It noted that the Washington Post had last weekend revealed that the vast majority of the information in a cache of NSA intercepted communications contained within the Snowden documents were not from intended surveillance targets. Among the files were “medical records sent from one family member to another, resumes from job hunters and academic transcripts of school children.”

CAIR said that in response to the new revelations, the White House had merely called for a review of training and policy materials for racial or religious bias, but has not yet offered a position on the surveillance issue.

The American-Arab Anti-Discrimination Committee (ADC) said it “stalwartly condemns the National Security Agency (NSA)’s systematic, unconstitutional, and profiled surveillance of the Arab- and  Muslim-American communities.”

Abed Ayoub, ADC Legal & Policy Director, stated, “The magnitude of these revelations is shocking. The Obama Administration, through its directives and instructions, has shown zero regard for protecting the Constitutional Rights of the Arab- and Muslim-American communities.

“It is important to note that this discrimination is not limited to Arab- and Muslim-Americans; it extends to those that share similar views of equality and justice as the respective communities. This unlawful activity pervades and is alarmingly normalized in many facets of the government — from the Transportation Security Agency’s racial profiling of Arab- or Muslim-looking travelers for searches and detainment, or the New York Police Department’s spying on Muslim Student Associations both within and outside of their jurisdiction.

“ADC denounces the unlawful profiling and surveillance of the Arab- and Muslim-American communities and will continue to stand in defense of the basic civil and human rights of all Americans. ADC will be following up this issue with upcoming actions items, demanding that the NSA cease its unlawful and immoral activity.”

Andrea Prasow, deputy Washington director at Human Rights Watch was quoted as saying on the HRW website: “American Muslims have been under surveillance by their own government for years, often based on nothing more than a misguided belief that terrorists might be hiding in their midst. In light of that history, and the chilling effect these revelations will have on other human rights and civil liberties groups, the government has a heavy burden to show that this secret electronic surveillance was both lawful and necessary.”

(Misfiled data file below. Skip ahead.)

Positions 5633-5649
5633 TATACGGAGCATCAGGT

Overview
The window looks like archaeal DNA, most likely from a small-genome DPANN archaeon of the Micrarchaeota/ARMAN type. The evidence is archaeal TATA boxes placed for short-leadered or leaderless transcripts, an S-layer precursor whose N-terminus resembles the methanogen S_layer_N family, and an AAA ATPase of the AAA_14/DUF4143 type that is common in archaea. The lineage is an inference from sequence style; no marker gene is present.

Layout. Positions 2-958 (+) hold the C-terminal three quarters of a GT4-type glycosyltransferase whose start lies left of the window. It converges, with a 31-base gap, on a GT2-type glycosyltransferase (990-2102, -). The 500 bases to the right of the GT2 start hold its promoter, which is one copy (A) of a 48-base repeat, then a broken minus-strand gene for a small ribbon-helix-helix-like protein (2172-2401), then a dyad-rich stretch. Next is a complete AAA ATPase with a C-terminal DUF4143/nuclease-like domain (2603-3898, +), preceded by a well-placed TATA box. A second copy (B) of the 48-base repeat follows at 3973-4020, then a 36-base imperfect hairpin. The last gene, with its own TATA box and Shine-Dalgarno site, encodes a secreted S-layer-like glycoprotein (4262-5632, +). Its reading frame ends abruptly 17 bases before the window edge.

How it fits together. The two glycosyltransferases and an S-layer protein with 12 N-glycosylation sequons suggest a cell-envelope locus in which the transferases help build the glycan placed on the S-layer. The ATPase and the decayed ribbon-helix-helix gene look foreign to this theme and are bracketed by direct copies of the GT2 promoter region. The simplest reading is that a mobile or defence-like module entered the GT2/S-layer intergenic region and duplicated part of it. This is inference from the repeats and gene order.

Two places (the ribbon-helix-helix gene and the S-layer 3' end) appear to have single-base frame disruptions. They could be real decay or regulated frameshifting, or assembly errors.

Full text of the letter

July 9, 2014

President Barack H. Obama
The White House
1600 Pennsylvania Ave NW
Washington, DC 20500

Re: Secret Surveillance of American Muslim Community Leaders

Dear Mr. President,

The undersigned civil rights, human rights, privacy rights and faith-based organizations write to express our concerns following a report published by First Look Media indicating that the FBI and NSA targeted American Muslim community leaders for secret surveillance. We call on your Administration to provide a full public accounting of these practices and to strengthen protections against the infringement of civil liberties and human rights. We also request a meeting with you, Attorney General Eric Holder and FBI director James Comey to discuss these matters.

While we do not know all of the facts of the individual reported cases, we believe the government has an obligation to explain the basis for its actions. Moreover, we cannot presume that the government acted without prejudice or bias. Too often, both in the past and in the present, we have observed the government engaging in patterns of discriminatory and abusive surveillance.

In an earlier era, during the 1960s and 1970s, civil rights leaders, activists and members of minority communities were subjected to unlawful and abusive government surveillance based not on what they had done, but what they believed and who they were. Despite reform efforts, abusive practices continue today. Federal, state, and local law enforcement are targeting entire communities— particularly American Muslims—for secret surveillance based on their race, religion, ethnicity or national origin.